Tag Archives: Music

Maestro Robert Shroder: Extraordinary Pinoy

by Cynthia De Castro/AJPress

By his name and appearance, Californian musical conductor Robert Shroder seems to be as American as apple pie. But once you start talking to this very talented musical director, you’ll learn that he is as Pinoy as kare-kare and adobo. You can’t help but be taken aback when you first meet this very Caucasian-looking American talking in straight Tagalog –with the right Pinoy accent.

“Pinoy na Pinoy ako!” Shroder proudly says. “I was born in Kawit, Cavite and didn’t immigrate to the US [until] 1991. My father, Jerald Vincent Shroder, was with the US Military stationed at Sangley Point. That’s where he met my mom, Rosalinda Enriquez Samaniego.”

The founding conductor of the Boyle Heights Youth Symphony, Shroder is also the first Filipino-American in the symphony which was founded in 2002.  A favorite symphony of the Office of the Mayor, Shroder and his team frequently perform in government social and community.

Shroder is also a freelance musician and a member of the Local 47, the American Federation of Musicians. He plays to a mixed audience for special events, but his favorite, of course, is performing for the Filipino-American community events.

Music Conductors came into vogue with the rise of Ensemble Music – with so many musicians playing together it became necessary for there to be someone to ‘lead’ them, to indicate when certain passages were to be played and by which section, and the tempo required. It is the conductor’s interpretation of the music that brings overwhelming success or the opposite to a concert.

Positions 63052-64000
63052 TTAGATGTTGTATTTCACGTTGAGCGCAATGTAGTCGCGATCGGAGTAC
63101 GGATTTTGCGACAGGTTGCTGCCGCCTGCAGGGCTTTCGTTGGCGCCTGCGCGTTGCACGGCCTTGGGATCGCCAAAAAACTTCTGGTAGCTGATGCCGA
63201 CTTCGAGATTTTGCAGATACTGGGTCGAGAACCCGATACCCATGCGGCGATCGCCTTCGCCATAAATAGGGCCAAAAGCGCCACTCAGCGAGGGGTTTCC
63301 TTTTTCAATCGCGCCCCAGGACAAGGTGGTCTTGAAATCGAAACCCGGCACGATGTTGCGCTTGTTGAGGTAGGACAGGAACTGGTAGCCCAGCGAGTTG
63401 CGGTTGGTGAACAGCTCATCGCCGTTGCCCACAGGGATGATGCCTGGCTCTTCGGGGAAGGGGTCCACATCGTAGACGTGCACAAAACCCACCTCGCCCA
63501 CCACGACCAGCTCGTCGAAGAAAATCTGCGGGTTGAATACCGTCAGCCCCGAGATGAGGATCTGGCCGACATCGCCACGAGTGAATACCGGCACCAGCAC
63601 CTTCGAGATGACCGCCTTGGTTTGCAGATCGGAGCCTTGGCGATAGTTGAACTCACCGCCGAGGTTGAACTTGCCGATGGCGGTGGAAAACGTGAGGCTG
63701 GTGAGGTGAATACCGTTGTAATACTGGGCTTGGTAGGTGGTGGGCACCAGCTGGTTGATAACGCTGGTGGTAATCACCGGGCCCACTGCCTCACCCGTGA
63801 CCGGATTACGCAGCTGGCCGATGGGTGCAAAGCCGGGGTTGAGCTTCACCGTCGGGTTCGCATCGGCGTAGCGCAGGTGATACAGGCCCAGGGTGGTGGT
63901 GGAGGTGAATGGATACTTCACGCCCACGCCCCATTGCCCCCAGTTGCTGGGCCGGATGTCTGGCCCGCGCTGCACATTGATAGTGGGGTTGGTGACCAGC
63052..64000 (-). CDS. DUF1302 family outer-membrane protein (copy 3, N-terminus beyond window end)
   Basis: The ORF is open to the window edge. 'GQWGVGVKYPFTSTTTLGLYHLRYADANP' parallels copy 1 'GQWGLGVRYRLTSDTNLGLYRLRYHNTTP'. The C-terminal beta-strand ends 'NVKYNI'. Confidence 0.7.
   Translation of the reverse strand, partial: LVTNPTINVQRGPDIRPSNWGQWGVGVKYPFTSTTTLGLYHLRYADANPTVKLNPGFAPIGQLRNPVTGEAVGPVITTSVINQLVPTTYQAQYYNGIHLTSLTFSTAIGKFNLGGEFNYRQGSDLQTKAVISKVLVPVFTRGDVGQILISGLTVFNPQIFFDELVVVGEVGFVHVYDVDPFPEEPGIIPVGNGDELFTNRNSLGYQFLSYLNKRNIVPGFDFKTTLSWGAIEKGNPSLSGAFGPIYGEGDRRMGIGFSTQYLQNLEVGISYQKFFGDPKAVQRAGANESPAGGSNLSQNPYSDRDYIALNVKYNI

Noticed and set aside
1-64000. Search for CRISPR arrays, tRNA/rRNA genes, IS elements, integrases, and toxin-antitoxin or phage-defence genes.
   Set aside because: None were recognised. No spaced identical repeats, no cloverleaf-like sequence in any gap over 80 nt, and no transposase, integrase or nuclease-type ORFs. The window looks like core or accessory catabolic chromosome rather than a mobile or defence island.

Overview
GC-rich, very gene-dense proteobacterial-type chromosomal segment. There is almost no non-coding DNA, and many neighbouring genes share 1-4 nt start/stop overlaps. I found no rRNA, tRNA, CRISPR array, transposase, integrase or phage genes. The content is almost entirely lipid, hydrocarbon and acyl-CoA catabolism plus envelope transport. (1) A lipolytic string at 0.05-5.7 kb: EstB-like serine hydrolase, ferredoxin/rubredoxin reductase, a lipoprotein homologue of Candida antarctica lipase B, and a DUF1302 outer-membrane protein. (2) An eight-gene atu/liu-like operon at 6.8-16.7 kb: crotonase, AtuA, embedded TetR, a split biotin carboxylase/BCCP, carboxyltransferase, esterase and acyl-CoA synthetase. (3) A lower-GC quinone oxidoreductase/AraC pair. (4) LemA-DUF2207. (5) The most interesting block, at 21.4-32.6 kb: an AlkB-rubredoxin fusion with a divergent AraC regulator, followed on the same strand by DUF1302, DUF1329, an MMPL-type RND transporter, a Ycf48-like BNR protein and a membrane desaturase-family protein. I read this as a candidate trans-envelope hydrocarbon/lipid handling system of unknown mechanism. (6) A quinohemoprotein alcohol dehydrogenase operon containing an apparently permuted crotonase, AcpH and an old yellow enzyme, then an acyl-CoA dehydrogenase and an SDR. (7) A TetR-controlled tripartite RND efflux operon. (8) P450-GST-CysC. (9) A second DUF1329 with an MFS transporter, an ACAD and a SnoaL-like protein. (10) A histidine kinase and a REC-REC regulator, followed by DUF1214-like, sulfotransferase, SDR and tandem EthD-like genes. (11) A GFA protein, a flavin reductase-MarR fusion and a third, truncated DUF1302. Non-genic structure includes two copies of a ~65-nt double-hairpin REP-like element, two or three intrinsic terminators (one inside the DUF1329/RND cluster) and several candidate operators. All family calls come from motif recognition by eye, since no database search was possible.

Shroder’s masterful conducting has made him a favorite of several Filipino artists, like Joey Albert and Pilita Corrales, who know that with Shroder as musical director of their concerts, they are assured success. As a conductor, Robert has impeccably sensitive ears, as well as a rhythmic and interpretative sense. He is skillfully acquainted with every instrument of the orchestra, and is an outstanding flutist. He not only makes sure entries are made at the right time and that there is a unified beat;  Robert sets the tempo, executes clear preparations and beats, listens critically and shapes the sound of the ensemble.

Shroder grew up in Cavite and studied at Emilio Aguinaldo Elementary School, Kawit High School and San Sebastian High School. He then took up Music Conducting at the University of the Philippines Conservatory of Music, with Flute as his major instrument.

Shroder admits his passion and talent for music are in his genes. “My lolo, the father of my mom, Augusto Samaniego, was a member of the Philippine Constabulary Band. He was a conductor and played the saxophone under Col Walter Loving. They participated in the 1939 Golden Gate International Exposition in Treasure Island in San Francisco. He was also the conductor of the Magdalo Concert Band. He took me to rehearsals, fiestas, and to the different engagements of the band, so I grew up in that milieu. I inherited the conductorship of the band when he died. As conductor of the Magdalo Concert Band from 1984-1991, we performed classical music, overtures and marches during fiestas, wakes and other such community affairs,” he recalled.

Robert won the Grand Prize in the National Music Competition for Young Artists in 1982, which was sponsored by Imelda Marcos. He was hired to be the principal flutist of the Manila Symphony Orchestra, the oldest symphony orchestra in Asia. He did some solo engagements in different areas in the Philippines and was a part of the Manila Chamber Orchestra. Shroder also taught flute and chamber music in UP and did recordings for pop music and the Pinoy movie industry. He immigrated in 1991 and first stayed in San Diego where his parents lived.